She is passionate about disruptive solutions, human centered approaches and public health with a goal of impacting well being of Africans using technology as a transformative medium.

Mariatheresa is a recipient of IVLP — A state fellowship for emerging African leaders under US Department of State. Her alma mater is Kampala International University — ICT (Information, Communications & technology)college. She is also a YALI (Young African Leaders Initiative) alumni.

She is currently utilizing her experiences and skill sets at Moin world Hamburg while exploring partnerships, investment opportunities and potential synergies for her startup.

Visit: Mobile afya (M-afya)

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Up Close & Personal with Phillip Scott, Founder of YouTube’s Most Watched Black News Channel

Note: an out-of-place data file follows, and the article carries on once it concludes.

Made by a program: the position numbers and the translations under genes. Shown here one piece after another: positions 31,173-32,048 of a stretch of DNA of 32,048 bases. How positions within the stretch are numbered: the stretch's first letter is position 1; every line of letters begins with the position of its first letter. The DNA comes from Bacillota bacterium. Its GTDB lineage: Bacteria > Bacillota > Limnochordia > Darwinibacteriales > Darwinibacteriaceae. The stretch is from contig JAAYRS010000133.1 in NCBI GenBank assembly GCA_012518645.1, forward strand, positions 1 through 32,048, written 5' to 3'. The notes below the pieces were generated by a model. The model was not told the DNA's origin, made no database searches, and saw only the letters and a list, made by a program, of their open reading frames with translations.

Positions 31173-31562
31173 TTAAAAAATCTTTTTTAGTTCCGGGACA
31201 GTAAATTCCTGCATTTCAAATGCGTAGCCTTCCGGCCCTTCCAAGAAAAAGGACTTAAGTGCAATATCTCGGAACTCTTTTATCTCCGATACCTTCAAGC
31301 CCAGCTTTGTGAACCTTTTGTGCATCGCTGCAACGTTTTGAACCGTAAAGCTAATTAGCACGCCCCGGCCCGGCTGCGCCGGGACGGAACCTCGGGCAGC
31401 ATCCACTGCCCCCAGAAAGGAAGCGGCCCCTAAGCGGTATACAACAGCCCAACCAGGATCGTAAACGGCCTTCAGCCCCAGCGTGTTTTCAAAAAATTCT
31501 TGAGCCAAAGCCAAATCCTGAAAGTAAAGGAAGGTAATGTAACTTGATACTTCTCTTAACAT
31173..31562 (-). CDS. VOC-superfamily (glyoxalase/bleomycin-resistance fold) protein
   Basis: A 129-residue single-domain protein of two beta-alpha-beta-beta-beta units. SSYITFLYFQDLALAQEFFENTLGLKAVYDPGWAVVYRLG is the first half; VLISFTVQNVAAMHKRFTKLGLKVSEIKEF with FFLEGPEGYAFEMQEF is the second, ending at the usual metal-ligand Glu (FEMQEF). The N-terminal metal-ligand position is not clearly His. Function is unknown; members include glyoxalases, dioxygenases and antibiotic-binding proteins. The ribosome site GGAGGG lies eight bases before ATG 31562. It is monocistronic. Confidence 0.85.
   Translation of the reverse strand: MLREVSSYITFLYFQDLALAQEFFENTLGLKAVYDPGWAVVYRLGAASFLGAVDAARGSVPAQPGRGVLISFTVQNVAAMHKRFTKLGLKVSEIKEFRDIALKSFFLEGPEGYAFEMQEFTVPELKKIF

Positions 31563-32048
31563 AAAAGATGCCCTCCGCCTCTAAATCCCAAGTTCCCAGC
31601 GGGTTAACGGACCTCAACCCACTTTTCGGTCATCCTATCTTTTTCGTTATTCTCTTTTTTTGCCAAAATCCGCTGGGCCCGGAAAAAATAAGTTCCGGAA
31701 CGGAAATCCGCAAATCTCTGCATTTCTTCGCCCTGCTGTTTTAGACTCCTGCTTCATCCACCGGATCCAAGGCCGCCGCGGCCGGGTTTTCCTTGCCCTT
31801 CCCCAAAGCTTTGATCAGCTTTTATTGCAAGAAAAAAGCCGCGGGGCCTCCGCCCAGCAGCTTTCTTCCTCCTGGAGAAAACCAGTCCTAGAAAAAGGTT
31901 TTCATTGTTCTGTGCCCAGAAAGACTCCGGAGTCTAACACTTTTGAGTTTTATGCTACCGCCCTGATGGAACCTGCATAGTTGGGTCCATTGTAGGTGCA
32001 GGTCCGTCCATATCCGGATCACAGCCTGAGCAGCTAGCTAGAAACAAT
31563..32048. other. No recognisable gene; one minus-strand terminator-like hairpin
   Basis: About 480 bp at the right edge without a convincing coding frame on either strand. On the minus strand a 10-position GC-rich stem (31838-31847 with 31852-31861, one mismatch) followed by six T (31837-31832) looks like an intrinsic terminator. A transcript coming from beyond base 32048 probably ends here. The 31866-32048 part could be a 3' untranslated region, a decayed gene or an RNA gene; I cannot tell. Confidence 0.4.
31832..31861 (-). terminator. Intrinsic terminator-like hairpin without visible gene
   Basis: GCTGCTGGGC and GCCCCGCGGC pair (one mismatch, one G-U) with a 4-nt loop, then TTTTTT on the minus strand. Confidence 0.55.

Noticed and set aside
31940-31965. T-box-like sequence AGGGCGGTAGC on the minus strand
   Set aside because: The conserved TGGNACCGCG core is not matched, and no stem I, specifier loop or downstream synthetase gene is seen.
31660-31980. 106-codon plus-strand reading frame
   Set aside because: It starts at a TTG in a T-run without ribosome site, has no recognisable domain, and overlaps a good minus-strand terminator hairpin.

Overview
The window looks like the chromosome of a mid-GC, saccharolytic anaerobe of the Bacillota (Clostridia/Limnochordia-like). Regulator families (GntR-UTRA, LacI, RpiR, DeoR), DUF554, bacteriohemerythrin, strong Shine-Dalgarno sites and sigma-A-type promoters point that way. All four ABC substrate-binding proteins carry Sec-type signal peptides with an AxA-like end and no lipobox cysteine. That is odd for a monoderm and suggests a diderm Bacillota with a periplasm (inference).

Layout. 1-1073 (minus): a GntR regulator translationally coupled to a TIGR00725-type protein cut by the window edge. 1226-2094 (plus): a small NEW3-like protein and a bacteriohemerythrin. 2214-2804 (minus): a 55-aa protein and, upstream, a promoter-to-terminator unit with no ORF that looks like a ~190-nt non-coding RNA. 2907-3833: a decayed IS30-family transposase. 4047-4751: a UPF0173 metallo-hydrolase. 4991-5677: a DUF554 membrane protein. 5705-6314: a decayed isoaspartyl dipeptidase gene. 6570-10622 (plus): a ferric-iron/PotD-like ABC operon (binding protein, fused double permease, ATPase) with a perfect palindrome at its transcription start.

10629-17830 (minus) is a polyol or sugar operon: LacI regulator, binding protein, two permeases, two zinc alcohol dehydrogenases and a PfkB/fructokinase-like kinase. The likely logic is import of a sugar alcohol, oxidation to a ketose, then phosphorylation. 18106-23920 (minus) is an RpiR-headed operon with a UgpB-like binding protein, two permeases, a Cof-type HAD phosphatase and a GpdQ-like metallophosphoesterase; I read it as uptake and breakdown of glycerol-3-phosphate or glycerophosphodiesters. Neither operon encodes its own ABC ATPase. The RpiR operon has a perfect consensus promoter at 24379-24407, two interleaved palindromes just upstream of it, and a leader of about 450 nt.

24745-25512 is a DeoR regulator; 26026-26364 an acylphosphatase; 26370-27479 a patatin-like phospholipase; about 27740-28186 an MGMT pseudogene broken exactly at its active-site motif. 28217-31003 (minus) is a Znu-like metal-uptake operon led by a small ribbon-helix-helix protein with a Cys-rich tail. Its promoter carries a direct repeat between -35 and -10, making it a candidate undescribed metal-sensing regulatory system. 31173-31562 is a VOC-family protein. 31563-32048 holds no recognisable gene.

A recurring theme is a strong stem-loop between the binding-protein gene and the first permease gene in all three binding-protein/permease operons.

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Phillip Scott, Founder at The African Diaspora News Network (Source: Kellen Coleman)

Phillip Scott also known as Phil by his audience is a Texas native graduate with a Bachelors in Theology. Throughout his life, he has amassed a diverse following where he has successfully delivered messages of inspiration, knowledge, and optimism with a realist point of view. The African Diaspora News Network he has created is a daily YouTube program on multiple channels with various contributors whose mission is to inform, inspire, and entertain his listeners with engaging discussions on current events. Phil is a Husband and Father of four children. In this interview with Kellen Coleman, Phil talked about his entrepreneurship journey, business and life as an African in the Diaspora. Excerpt.